Selections from Various Sources

Front Cover
John H. Turner, 1863 - Commonplace-books - 240 pages
0 Reviews
 

What people are saying - Write a review

We haven't found any reviews in the usual places.

Selected pages

Other editions - View all

Common terms and phrases

Popular passages

Page 165 - To pass from theological and philosophical truth to the truth of civil business, it will be acknowledged, even by those that practise it not, that clear and round dealing is the honour of man's nature ; and that mixture of falsehood is like alloy in coin of gold and silver, which may make the metal work the better, but it embaseth it...
Page 72 - Again, ye have heard that it hath been said by them of old time, Thou shalt not forswear thyself, but shalt perform unto the Lord thine oaths : but I say unto you, Swear not at all : neither by heaven ; for it is God's throne : nor by the earth ; for it is his footstool...
Page 84 - Roll on, thou deep and dark blue Ocean— roll! Ten thousand fleets sweep over thee in vain; Man marks the earth with ruin — his control Stops with the shore; upon the watery plain The wrecks are all thy deed, nor doth remain A shadow of man's ravage, save his own, When, for a moment, like a drop of rain, He sinks into thy depths with bubbling groan, Without a grave, unknell'd, uncoffin'd, and unknown.
Page 6 - O how canst thou renounce the boundless store Of charms which Nature to her votary yields ! The warbling woodland, the resounding shore, The pomp of groves, and garniture of fields ; All that the genial ray of morning gilds, And all that echoes to the song of even, All that the mountain's sheltering bosom shields, And all the dread magnificence of Heaven, O how canst thou renounce, and hope to be forgiven ! These charms shall work thy soul's eternal health, And love, and gentleness, and joy impart.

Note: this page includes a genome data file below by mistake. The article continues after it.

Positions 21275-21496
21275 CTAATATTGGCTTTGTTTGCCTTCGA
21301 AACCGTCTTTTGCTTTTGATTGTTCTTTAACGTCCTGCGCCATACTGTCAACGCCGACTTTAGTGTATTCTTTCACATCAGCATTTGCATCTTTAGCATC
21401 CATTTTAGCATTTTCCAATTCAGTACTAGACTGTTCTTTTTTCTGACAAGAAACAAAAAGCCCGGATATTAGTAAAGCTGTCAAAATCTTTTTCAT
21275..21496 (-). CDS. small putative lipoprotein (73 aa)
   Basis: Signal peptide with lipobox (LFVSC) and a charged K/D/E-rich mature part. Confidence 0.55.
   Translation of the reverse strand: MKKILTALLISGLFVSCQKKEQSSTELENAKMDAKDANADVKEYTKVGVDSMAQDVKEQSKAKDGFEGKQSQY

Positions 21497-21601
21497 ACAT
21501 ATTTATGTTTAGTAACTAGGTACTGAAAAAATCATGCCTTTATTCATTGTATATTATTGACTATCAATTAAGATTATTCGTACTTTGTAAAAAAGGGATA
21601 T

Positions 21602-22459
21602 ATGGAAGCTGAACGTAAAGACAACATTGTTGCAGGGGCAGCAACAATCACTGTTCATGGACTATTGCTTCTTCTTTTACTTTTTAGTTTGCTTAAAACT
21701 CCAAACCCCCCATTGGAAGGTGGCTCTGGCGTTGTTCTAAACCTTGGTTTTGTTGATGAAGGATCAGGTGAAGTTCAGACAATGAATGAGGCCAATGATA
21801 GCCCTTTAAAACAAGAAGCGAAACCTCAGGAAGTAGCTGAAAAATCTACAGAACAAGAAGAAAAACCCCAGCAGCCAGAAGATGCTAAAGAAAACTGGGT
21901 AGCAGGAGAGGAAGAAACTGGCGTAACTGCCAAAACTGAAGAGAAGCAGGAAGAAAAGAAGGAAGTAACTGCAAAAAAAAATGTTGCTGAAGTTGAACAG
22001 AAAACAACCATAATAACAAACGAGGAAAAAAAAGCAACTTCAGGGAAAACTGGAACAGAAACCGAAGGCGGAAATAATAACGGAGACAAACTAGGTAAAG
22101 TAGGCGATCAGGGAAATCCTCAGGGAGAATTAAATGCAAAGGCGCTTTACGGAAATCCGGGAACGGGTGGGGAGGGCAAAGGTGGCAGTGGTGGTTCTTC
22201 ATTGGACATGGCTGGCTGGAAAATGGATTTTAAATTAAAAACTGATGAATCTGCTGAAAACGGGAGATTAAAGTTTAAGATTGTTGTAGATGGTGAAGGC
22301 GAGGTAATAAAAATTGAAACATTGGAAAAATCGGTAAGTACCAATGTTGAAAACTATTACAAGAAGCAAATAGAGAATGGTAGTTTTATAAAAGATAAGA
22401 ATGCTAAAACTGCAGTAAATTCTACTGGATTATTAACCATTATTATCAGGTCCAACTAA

Page 83 - WE knew it would rain, for all the morn A spirit on slender ropes of mist Was lowering its golden buckets down Into the vapory amethyst Of marshes and swamps and dismal fens, — Scooping the dew that lay in the flowers, Dipping the jewels out of the sea, To sprinkle them over the land in showers.
Page 84 - There is a river in the ocean. In the severest droughts it never fails, and in the mightiest floods it never overflows. Its banks and its bottom are of cold water, while its current is of warm. The Gulf of Mexico is its fountain, and its mouth is in the Arctic Seas.. It is the Gulf Stream.
Page 137 - O eloquent, just, and mighty Death \ whom none could advise, thou hast persuaded ; what none hath dared, thou hast done ; and whom all the world hath flattered, thou only hast cast out of the world and despised ; thou hast drawn together all the far-stretched greatness, all the pride, cruelty, and ambition of man, and covered it all over with these two narrow words, Hie jacet...
Page 189 - She there shall dress a sweeter sod Than Fancy's feet have ever trod. By fairy hands their knell is rung, By forms unseen their dirge is sung; There Honor comes, a pilgrim gray, To bless the turf that wraps their clay; And Freedom shall awhile repair, To dwell a weeping hermit there!
Page 143 - With dying hand the rudder held, Till, in his fall, with fateful sway, The steerage of the realm gave way ! Then, while on Britain's thousand plains, One unpolluted church remains, Whose peaceful bells ne'er sent around The bloody tocsin's maddening sound, But still, upon the hallow'd day, Convoke the swains to praise and pray ; While faith and civil peace are dear, Grace this cold marble with a tear, He who preserved them, PITT, lies here...
Page 189 - How sleep the brave, who sink to rest, By all their country's wishes blest ! When Spring, with dewy fingers cold, Returns to deck their hallowed mould, She there shall dress a sweeter sod Than Fancy's feet have ever trod.

Bibliographic information